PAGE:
The Balance Between Exercise and Sedentary Habits

Figure 1-3: Relationship Among Moderate-to-Vigorous Physical Activity, Sitting Time, and Risk of All-Cause Mortality in Adults

Today we are faced with a new public health crisis. It is not an infectious disease, but something far more mundane: our sedentary lifestyles.

Recent studies have indicated that American children and adults spend a staggering 7.7 hours a day being sedentary. These statistics have ignited concerns and the 2018 Advisory Committee has found a strong correlation between sedentary behavior and the risk of all-cause mortality.

The US Department of Health and Human Services has gathered research to inform adults and youths about how often sedentary periods should be punctuated with physical activity.

One of the most compelling findings is graphically illustrated by a heat map, that illustrates the relationship between sedentary behavior (sitting time) and moderate-to-vigorous physical activity. As physical activity increases and sitting time decreases, the risk of all-cause mortality decreases. And though the recommended 60 to 75 minutes per day of moderate-intensity activities, or 30 to 40 minutes per day of vigorous-intensity activities can lower the risk of sitting, the high-volume of activity is only achieved by a fraction of the population.

Dr. Anne Friedlander, a Professor at Stanford University and the Associate Director of Stanford Lifestyle Medicine, further elucidates the figure’s message:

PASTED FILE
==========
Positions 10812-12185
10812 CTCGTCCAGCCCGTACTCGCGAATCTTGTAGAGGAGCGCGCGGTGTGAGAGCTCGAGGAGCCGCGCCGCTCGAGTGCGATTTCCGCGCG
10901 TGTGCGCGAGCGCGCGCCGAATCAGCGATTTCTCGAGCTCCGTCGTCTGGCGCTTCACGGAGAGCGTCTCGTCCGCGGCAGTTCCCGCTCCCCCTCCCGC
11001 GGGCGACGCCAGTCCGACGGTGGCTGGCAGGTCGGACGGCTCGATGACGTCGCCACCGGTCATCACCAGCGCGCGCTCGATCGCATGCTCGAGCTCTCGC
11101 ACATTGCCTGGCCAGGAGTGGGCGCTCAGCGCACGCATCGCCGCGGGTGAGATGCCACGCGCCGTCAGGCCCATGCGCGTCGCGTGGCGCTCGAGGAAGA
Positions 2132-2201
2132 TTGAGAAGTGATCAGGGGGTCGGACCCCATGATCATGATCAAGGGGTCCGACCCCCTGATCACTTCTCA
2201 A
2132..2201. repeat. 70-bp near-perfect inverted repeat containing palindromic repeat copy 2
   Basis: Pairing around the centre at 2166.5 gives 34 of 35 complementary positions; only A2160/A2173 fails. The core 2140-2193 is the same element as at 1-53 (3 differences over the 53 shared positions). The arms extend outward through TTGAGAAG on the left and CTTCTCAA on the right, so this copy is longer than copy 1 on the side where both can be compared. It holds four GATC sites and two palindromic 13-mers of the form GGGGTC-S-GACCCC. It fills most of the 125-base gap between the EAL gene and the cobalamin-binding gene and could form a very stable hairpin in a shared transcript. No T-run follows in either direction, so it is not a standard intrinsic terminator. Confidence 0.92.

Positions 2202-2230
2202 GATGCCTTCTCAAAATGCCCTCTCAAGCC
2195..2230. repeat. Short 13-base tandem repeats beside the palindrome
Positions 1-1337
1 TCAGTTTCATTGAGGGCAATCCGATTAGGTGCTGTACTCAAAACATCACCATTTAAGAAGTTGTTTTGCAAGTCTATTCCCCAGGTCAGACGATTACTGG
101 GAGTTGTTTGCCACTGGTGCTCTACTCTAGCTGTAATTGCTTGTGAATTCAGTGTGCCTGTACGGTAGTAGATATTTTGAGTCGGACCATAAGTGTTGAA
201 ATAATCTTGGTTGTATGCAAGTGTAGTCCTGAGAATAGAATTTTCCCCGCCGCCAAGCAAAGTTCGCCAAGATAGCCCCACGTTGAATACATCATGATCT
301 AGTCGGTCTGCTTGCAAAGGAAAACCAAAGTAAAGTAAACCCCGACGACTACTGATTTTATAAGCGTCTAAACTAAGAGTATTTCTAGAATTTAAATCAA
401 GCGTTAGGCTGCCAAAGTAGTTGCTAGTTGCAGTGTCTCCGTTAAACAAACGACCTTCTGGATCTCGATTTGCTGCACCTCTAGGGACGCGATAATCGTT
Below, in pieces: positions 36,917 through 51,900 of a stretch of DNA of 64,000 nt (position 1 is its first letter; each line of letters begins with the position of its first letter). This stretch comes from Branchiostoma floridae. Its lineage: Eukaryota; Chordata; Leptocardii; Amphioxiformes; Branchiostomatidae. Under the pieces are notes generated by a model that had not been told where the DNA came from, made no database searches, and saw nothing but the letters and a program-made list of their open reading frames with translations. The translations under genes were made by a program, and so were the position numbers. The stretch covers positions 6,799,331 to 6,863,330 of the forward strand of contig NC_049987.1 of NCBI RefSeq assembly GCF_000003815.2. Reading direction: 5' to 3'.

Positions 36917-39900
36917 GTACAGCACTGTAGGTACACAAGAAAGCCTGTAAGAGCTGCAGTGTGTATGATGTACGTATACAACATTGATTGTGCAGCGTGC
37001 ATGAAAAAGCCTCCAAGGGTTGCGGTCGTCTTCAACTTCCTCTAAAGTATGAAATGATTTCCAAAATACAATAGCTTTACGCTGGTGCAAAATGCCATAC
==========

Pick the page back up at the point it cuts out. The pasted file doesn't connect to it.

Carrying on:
“Prolonged, continuous sitting is associated with increased risk for many chronic diseases. It’s important to note that even if you meet the guidelines for regular physical activity, sitting for the rest of the day can reduce the benefits that you get from that activity. Thus, it is important to move throughout the day regardless of your exercise routine!” – Dr. Anne Friedlander

Moreover, our team at Stanford Lifestyle Medicine has up come with potential recommendations and tools for a healthier lifestyle. Aim to interrupt sitting 3-5 times a day with moderate to vigorous movement such as:

  • Use a wearable device that logs movement and inspires you to move regularly
  • Set a timer on your computer to get up and move
  • Use a restroom on a different floor to get some brisk stair climbing in
  • Walking briskly down the hall to talk to coworkers instead of sending an email
  • Get a pet companion who encourages you to move more!

In our increasingly sedentary society, the research offers a clear call to arms, or rather, legs: To neutralize the ticking bomb of sedentary living, it’s time for America to stand up, take action, and perhaps, take a walk. Are we ready to rise to the challenge?

By: Helena Zhang, BS & Anne Friedlander, PhD


  1. Physical Activity Guidelines for Americans 2nd edition